43. Suppone one is antecedently convinced that having a mass is heavyweight. Then one might try to argue that, because having a mass is heavyweight, the inference from F to \(F^{\prime }\)is not (in fact) a priori, thus blocking the argument.

    I provide a response to this objection in 4.2 (under the heading “scientific practice”). But regardless, anyone offering this line will have to deny that [Mass] involves conceptual grounding. So even if it was successful, this objection would not threaten the argument for GE, which is a conditional thesis: if an in-virtue-of claim involves conceptual grounding, then it does not involve metaphysical grounding.

  44. It is important to recognize that viewing [Mass] as a case of conceptual grounding does not require one to accept any specific view of the property having a mass. It is compatible with this view to adopt either a deflationary or a nominalist view of having a mass, or else to adopt an eliminativist stance towards this property (see 3.3).

  45. The present argument is different from the deflationist’s argument (see 4.0) in important ways. First: the apriority argument does not rely on the inference from ‘x has a mass’ to ‘x has the property having a mass’; instead it relies on the inference from F to \(F^{\prime }\). Because F involves a determinate property, it avoids the worry that the basic sentence builds in heavyweight commitments (see 4.0). (In fact, the apriority argument assumes that F does carry heavyweight commitment, but this commitment is to a determinate property, not a determinable.) Second: the present argument invokes apriority rather than obviousness. This ensures that \(F^{\prime }\) can be established purely as a result of an inference from F; in other words, asserting that \(F^{\prime }\) does not require that one accept any background assumption to the effect that it is obvious that x has a heavyweight determinable. (Even if we ignore this last point, I think it should be clear that \(F^{\prime }\) does not obviously carry commitment to a heavyweight determinable (as opposed to a lightweight one). Indeed, the very existence of the literature on the status of determinables shows that the instantiation of heavyweight determinables is not generally considered obvious.)

  46. See, e.g., Armstrong (1997).

  47. The claim that c-grounded properties are not required for truthmaking aligns with Heil’s (2003, 6) rejection of the view that “the character of reality can be ‘read off’ our linguistic representations”; we do not need distinct properties involved in truthmaking for every predicate in our language.

  48. One may still have the intuition that, if being in a low entropy state scientifically explains anything, then it must be heavyweight. But this intuition plausibly derives from the assumption that scientific explanations correspond to genuine causal relations (I thank an anonymous referee for suggesting this response). Against this assumption, many philosophers have argued that certain scientific explanations are merely pragmatic. See, e.g., Jackson and Pettit (1990).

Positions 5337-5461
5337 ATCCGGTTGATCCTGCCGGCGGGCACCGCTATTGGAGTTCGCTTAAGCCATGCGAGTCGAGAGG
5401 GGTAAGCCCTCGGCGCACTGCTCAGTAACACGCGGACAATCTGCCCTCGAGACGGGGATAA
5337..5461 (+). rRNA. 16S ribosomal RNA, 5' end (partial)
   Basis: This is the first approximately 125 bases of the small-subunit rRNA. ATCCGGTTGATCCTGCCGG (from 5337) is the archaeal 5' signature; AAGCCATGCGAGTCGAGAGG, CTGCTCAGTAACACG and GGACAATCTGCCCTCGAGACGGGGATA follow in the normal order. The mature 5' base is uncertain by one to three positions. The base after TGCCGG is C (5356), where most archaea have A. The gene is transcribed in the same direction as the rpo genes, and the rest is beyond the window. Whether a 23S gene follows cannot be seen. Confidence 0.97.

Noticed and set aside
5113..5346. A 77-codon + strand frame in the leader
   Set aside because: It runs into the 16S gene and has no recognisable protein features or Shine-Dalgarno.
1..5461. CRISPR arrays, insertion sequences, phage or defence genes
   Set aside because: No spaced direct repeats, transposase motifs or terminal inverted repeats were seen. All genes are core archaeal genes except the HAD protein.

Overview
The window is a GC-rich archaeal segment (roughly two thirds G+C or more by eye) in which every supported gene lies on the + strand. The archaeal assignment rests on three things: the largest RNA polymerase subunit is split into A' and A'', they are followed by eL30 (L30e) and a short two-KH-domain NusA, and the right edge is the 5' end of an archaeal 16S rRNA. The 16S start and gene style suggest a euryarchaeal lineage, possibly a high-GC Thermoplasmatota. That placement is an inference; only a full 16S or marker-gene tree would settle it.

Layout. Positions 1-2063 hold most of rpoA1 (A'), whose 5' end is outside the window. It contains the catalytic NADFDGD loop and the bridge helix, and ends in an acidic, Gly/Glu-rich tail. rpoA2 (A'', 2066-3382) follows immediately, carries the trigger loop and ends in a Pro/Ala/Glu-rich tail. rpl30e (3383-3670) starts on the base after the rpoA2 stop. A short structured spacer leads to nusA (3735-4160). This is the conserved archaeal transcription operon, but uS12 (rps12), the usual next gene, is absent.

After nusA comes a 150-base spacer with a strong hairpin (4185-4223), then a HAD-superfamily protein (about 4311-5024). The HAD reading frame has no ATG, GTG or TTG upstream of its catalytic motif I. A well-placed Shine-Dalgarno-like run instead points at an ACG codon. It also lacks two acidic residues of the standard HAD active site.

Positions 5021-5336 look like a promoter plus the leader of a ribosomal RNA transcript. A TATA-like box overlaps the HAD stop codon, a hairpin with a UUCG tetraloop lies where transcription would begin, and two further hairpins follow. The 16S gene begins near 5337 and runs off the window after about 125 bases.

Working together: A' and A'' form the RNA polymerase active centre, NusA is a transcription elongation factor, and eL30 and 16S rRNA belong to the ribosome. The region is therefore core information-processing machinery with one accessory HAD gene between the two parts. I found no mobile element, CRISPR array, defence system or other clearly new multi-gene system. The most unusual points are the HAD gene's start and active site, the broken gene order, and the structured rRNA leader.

49. See Swoyer (1999, 107)

  50. This argument is originally from Yablo (1992). See Swoyer (1999, 107) for relevant discussion.

  51. I thank an anonymous referee for this suggestion.

  52. I think the most plausible arguments for heavyweight c-grounded properties are considerations relating to explanatory work, which is why I have focused on these arguments in this section.

  53. The intuitive distinctions between “families of terms” will directly mirror the distinctions drawn between domains of facts in the literature on metaphysical grounding (i.e., the type of distinction drawn when it is claimed that physical facts metaphysically ground phenomenal facts, etc.).

  54. If [Shape] is indeed a case of conceptual grounding, it is because the term ‘R’ (which picks out a certain determinate shape) is semantically prior to the expression ’is roughly spherical’—see 2.2.

  55. I thank an anonymous referee for this example.

  56. Of course, if we know that subjects in a certain borderline pain state are in brain state \(P_{i}\), we could precisify ‘is in pain’ by stipulating that anyone in \(P_{i}\) is in pain. But this stipulation is only possible if we possess empirical knowledge about the connections between brain states and conscious states. For this reason, the possibility of such stipulations does not suggest conceptual grounding in [Pain].

  57. Schaffer (2007, 873–874) considers this possible example of metaphysical grounding (although he doesn’t endorse it).

  58. Non-humeans about causation (such as Tooley (1990)) claim that, even after fixing the laws and the Humean base, there can still be differences in what causes what. These philosophers may deny the applicability of the scrutability heuristic to the present case. While I find this implausible, there is no need to address this issue. This is because the present section only seeks to establish a conditional conclusion: if [Cause] involves grounding at all, the grounding in question is conceptual. Non-humeans will simply deny the antecedent.

  59. This example is from Hitchcock (2003, 10).

  60. See, e.g., Hofweber (2009). Raven (2012) defends certain alleged examples of metaphysical grounding.


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I would like to thank Mike Bertrand, David Chalmers, Chris Dorst, Ram Neta, Laurie Paul, John Roberts, participants of Ruhr University Bochum’s 2013 Rudolf-Carnap Lectures, and four anonymous referees for helpful comments on this manuscript.

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Smithson, R. Metaphysical and Conceptual Grounding. Erkenn 85, 1501–1525 (2020).

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  • Metaphysical grounding
  • Conceptual grounding
  • Non-causal explanation